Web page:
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Funk icon Betty Davis dies, aged 77

RIP to a trailblazing artist

Betty Davis Dies

Betty Davis, a pioneer of the late-1960s and 70s funk scene, has died aged 77. 

According to Rolling Stone, close friend and ethnomusicologist, Danielle Maggio reported that the artist passed away from natural causes in Pennsylvania, USA, on Wednesday 9th February. 

Known for overtly sexual lyrics and an untameable voice, Davis' hits included 'Anti Love Song', 'They Say I'm Different' and 'Nasty Gal'. The iconic funk vocalist famously influenced stars such as Prince and Madonna. 

Davis was born in Durham, North Carolina, but grew up in Pittsburgh, Pennsylvania. At 17, she moved to New York to study at the Fashion Institute of Technology, soon securing a contract to write arrangements for Frank Sinatra.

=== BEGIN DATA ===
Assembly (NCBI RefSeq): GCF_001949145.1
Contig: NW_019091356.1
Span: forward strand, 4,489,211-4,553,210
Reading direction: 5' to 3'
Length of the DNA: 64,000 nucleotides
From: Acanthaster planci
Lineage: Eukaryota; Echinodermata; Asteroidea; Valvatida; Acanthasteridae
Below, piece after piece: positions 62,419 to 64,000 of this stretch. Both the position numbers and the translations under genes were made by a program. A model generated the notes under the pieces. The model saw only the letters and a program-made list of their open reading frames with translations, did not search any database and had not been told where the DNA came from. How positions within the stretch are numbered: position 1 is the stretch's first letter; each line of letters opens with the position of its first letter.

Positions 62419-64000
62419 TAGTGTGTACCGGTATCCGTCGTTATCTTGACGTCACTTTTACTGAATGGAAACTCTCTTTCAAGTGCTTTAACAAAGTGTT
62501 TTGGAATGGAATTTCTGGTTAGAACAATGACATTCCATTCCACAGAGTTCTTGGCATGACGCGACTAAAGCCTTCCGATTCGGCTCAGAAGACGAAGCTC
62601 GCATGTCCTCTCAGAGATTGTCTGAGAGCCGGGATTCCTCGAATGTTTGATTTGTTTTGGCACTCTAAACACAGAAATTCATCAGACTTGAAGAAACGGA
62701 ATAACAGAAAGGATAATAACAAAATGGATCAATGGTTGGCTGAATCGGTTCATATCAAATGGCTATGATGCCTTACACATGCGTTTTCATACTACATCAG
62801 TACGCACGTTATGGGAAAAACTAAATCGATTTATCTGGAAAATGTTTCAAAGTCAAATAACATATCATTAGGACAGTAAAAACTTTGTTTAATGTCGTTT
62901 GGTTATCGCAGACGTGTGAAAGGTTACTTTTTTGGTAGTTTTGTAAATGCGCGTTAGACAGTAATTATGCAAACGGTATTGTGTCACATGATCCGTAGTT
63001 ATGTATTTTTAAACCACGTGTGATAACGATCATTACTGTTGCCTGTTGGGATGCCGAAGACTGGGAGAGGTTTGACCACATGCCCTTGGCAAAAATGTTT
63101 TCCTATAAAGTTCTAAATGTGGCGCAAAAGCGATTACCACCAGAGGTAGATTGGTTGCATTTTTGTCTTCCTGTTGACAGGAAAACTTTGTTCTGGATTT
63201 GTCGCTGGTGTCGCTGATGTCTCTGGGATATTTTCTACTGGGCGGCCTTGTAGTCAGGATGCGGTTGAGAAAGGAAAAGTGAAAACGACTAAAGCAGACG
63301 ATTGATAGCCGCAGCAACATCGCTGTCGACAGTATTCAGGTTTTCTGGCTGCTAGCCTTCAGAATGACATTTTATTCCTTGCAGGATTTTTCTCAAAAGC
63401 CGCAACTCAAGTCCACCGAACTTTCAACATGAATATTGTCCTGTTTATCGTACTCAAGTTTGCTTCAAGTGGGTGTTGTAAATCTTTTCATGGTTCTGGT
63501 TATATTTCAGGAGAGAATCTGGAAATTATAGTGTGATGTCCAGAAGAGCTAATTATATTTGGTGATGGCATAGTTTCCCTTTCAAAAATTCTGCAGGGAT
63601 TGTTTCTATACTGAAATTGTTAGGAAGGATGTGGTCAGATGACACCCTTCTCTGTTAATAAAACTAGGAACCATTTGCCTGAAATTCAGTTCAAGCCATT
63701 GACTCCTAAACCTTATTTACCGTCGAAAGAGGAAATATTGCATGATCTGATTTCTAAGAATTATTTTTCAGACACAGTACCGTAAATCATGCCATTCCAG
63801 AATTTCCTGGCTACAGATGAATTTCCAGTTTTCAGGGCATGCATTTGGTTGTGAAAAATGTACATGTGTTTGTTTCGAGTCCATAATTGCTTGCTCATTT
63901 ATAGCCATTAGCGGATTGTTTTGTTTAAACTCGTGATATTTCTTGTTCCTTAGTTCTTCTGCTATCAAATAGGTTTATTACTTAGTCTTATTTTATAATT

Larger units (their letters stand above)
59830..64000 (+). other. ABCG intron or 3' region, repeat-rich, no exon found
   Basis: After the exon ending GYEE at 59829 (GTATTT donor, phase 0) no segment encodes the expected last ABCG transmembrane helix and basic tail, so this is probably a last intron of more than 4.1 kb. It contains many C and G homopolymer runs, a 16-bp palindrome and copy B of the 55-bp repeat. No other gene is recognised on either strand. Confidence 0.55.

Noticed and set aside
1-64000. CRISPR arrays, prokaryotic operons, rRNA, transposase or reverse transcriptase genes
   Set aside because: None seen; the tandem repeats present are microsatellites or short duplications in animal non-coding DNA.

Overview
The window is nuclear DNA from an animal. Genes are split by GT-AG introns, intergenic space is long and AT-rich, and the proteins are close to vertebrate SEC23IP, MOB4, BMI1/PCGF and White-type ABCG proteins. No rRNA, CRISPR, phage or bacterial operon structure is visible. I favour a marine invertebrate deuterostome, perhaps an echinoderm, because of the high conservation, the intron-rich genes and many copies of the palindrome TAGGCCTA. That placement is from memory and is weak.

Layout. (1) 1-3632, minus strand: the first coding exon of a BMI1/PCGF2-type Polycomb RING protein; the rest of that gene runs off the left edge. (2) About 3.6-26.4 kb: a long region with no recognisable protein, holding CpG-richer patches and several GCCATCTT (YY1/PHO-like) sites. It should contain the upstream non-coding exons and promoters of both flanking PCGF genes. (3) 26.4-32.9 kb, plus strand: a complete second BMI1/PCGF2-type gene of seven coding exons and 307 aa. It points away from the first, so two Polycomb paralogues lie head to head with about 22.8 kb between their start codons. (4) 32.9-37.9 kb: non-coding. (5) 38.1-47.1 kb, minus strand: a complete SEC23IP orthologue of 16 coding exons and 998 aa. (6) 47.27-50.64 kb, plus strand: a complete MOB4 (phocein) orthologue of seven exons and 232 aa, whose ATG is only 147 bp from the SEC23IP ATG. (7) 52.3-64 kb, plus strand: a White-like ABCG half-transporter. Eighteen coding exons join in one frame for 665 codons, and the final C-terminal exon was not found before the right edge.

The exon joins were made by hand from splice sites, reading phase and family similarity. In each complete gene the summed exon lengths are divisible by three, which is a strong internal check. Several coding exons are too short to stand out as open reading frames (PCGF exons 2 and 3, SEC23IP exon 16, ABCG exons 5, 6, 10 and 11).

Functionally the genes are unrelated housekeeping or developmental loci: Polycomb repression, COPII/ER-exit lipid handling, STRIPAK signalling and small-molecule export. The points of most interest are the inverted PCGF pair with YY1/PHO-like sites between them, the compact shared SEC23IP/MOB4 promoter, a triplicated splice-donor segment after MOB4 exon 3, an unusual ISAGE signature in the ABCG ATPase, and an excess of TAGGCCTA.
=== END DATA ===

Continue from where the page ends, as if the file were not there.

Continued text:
Spending time in and around Greenwich Village, she became embedded in the city's music scene, and would release a string of singles up until 1973, when her self-titled debut album arrived on Just Sunshine. Her sophomore LP, 'They Say I'm Different', arrived a year later, with a third landing in 1975, 'Nasty Gal'. It would be more than 30 years before fans got another long form from Davis. 'Is It Love or Desire' was released in 2009, although it ws originally recorded in 1976.

In 1968 Davis married jazz legend Miles Davis, appearing on the cover of his LP, 'Filles de Kilimanjaro' the same year. She is also cited as the inspiration for the track 'Mademoiselle Mabry', and is thought to have introduced her then-spouse to rock music through friendships with the likes of Jimi Hendrix, spurring on experiments in jazz fusion.

The two would stay together for one year, with Betty famously stating afterwards: "I wanted my music to be taken seriously... I wasn’t going to turn into a Yoko Ono or a Linda McCartney.”